Auction House Social Club–ID Cards

A multi-part entry from observations at an auction house. Starts here.


ID Cards

New members at the AHSC have to participate in a number of initiation practices to become a member in good standing. First, initiates must obtain their identification cards.

Wanting to maintain the role of participant-as-observer on my first day of observation, I asked directions to the clerk’s office and made my way into a tiny office tucked away in the comer of the auction barn. A small sign hung below the counter stating, “Thou Shalt Not Whine.”payingupAfter assuring the lady behind the counter that was not there to whine, I dutifully name and address on a clipboard and picked up my card-number 144. It was a white 3.75″ x 7″ card with the number handwritten with a thick black marker along one edge. I tucked it in my pocket to have it ready for a bid. Getting one of those little cards had always seemed to symbolize a right of passage to me. Children don’t get bid cards. Adults do. With a bid card, could enter the world of the AHSC as a card-carrying member. He who has the card can, if willing to pay enough, win the bid. Like getting your membership card for the country club, the bid card becomes the member’s identity card when it comes to buying anything at that particular auction. Having that card made me official and granted me a sense of belonging. While it reduced my public identity to a mere number, it gave me the basis on which to reveal my true identity to those choose.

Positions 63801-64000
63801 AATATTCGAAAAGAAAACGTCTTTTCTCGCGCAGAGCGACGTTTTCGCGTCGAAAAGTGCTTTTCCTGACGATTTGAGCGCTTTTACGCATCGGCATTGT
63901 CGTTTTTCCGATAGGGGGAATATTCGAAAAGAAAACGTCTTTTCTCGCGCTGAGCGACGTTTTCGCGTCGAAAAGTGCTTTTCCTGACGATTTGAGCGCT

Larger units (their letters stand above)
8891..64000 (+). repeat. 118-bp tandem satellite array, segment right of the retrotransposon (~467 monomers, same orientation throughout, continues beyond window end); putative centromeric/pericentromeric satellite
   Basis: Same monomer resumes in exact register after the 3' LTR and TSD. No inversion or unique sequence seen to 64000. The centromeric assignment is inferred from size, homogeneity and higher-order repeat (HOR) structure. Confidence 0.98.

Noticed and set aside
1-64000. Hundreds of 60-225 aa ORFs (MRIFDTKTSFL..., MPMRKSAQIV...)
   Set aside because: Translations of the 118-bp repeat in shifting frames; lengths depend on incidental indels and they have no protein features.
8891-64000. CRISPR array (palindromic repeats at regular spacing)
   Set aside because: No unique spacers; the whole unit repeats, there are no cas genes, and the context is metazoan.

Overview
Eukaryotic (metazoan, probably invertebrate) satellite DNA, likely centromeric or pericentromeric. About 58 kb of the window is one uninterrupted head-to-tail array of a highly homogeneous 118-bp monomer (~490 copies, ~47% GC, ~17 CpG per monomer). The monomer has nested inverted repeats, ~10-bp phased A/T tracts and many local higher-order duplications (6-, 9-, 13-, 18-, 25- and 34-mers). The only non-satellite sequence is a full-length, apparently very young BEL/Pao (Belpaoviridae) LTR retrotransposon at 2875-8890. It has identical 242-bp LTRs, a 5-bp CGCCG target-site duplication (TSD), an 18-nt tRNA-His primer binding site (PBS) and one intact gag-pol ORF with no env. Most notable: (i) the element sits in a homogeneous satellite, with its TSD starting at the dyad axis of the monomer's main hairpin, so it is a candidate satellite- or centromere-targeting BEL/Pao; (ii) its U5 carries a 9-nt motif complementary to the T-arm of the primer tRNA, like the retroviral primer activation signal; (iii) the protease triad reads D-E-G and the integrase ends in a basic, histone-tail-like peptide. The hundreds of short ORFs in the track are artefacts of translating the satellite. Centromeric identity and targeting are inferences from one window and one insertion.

While a visitor to the auction can get along without a card, someone who wants to become a part of the AHSC community must get a number card to enter the first stage of membership and be eligible for the second stage that includes another important ritual of the auction community-the bid.


To be continued next week…

Copyright 2001 Michael Shead

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